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Making a Penn spice cabinet using mostly hand tools. #14: Completing the double arch door

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Blog entry by JeremyPringle posted 640 days ago 1729 reads 2 times favorited 3 comments Add to Favorites Watch
« Part 13: Computer issues. Part 14 of Making a Penn spice cabinet using mostly hand tools. series Part 15: Dying and Boiled linseed oil »

Once again I find myself apologizing to all who are following this build. Three months ago we ended up having to get a new computer. And right at the same time, I ended up getting a few smaller commissions. Once those were done, there was little time left to get everything made for an art show that was this past weekend. Now.. I can finally get onto the rest of this project. I am going to try my best to get this done before my next commission which is in the design process right now, and is quite substantial. So I spent the morinig cleaning up the shop, and getting the spice cabinet back into the working area.

Most of these pictures were taken a few months ago when the work was done, but I have not had time to get them loaded up and blogged about.

After getting the double arches cut and made, I used my router table with a groove cutting bit and bearing to make the groove where the panels will fit. I had planned on using mortise and tenons to fit the parts of the door together, but at the same time I had the opportunity to play with a festool domino, and how could I pass that up? So I ended up using dominos. I really like that machine. I dry fit the door frame, clamped it tight, and used a colt with a profile bit to make the inside profile. Of course the round but does not fit into the aquare corners very well.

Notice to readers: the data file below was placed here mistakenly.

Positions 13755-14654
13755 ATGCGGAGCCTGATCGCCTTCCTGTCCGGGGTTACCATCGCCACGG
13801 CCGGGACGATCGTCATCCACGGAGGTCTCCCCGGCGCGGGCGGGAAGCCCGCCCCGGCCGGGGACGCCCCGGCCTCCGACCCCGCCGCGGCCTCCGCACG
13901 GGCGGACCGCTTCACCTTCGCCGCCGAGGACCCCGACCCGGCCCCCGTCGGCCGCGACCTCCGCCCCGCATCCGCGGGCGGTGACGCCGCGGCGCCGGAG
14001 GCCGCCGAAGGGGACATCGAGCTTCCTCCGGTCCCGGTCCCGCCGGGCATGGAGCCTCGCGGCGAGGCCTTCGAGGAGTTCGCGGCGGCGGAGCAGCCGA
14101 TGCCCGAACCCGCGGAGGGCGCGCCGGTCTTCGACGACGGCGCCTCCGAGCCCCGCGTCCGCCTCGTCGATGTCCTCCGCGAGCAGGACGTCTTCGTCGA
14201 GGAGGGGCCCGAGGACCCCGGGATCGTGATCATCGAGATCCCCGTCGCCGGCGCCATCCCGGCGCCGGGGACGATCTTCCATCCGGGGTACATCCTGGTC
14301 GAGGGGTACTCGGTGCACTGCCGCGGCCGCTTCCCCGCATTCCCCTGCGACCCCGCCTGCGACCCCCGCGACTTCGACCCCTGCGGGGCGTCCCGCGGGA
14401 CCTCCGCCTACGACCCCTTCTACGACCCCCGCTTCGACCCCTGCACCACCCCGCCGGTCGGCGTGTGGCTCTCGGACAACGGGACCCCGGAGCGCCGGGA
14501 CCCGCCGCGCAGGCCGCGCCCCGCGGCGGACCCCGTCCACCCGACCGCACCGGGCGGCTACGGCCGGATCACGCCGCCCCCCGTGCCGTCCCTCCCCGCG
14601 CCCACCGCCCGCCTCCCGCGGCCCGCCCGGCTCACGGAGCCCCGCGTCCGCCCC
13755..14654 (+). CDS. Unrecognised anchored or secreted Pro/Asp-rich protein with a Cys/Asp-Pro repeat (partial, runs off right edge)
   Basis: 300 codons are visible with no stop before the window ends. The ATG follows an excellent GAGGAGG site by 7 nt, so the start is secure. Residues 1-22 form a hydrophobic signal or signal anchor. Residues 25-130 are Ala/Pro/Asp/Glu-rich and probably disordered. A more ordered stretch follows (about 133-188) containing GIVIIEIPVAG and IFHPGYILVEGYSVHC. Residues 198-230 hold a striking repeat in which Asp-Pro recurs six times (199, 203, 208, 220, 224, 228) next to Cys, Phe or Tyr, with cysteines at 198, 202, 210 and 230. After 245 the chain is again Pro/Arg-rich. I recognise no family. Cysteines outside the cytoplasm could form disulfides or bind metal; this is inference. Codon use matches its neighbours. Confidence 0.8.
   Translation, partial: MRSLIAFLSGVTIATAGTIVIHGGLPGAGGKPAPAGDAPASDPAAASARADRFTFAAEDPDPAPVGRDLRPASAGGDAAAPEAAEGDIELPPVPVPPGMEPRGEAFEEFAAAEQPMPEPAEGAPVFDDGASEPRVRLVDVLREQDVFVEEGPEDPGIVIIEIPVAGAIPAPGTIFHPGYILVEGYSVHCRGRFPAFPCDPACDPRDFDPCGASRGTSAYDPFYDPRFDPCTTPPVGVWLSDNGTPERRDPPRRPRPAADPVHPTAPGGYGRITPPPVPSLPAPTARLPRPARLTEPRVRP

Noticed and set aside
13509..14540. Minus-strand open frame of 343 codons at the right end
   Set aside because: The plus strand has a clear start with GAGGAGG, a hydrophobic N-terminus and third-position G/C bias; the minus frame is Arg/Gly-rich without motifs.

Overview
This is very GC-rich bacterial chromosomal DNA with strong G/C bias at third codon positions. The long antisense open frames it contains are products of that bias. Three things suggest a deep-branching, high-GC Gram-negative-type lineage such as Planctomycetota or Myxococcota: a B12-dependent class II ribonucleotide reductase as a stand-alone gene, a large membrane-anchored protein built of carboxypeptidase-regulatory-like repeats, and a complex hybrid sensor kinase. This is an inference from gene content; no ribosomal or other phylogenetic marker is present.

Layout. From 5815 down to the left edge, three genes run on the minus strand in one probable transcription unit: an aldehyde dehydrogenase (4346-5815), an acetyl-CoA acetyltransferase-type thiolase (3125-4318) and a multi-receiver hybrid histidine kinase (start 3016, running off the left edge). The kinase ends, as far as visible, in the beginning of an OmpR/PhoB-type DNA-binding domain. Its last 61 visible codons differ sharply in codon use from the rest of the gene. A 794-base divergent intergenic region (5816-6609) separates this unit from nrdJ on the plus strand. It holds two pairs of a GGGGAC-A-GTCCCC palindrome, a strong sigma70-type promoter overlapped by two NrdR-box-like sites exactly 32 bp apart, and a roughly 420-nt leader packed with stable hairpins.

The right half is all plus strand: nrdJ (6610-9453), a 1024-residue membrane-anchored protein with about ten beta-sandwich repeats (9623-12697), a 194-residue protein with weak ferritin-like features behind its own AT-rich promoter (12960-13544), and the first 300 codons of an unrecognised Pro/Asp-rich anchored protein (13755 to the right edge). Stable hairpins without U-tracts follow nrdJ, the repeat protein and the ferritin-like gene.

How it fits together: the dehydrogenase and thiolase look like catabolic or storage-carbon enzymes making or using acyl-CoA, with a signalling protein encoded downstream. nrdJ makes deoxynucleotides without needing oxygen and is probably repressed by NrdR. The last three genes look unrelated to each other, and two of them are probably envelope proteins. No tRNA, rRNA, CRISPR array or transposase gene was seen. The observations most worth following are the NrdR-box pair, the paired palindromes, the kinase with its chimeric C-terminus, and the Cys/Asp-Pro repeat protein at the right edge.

Using chisels and scrapers I cleaned everything up.

For the panels, I choose quilted maple, I also choose to bookmatch the panel doors.

After gluing up the panels and cutting them to the right shape, I decided to dye the panels before assembling the door with glue, as I did not want to fuss with the dye in tight corners.

Once I had the door assembled and glued up, I needed to cut the mortises for the hinges. Chisels and router plane make this quick and easy work

And then the lock, again chisels and the router plane make this a cake walk.

I spent quite a bit of time fitting the drawers to they all slide in and out really nice and have an even reveal all around them. I used my small LA smoothing plane with a 50° blade to clean up the drawer faces and sides. No tear out at all, super smooth surface.

And with the door sitting in place

Getting to the point where things are going to start wrapping up, and I am getting really excited to see this finally finished.

Thanks again for reading.



3 comments so far

View BTimmons's profile

BTimmons

2076 posts in 1082 days


#1 posted 640 days ago

Looking great!

-- Brian Timmons, Big T Woodworks - https://www.etsy.com/shop/BigTWW - http://vimeo.com/98821147

View Julian's profile

Julian

488 posts in 1288 days


#2 posted 640 days ago

Looks awesome. I’m sure it looks even better than the photos can show.

-- Julian

View tirebob's profile

tirebob

123 posts in 1451 days


#3 posted 639 days ago

Wicked bro!

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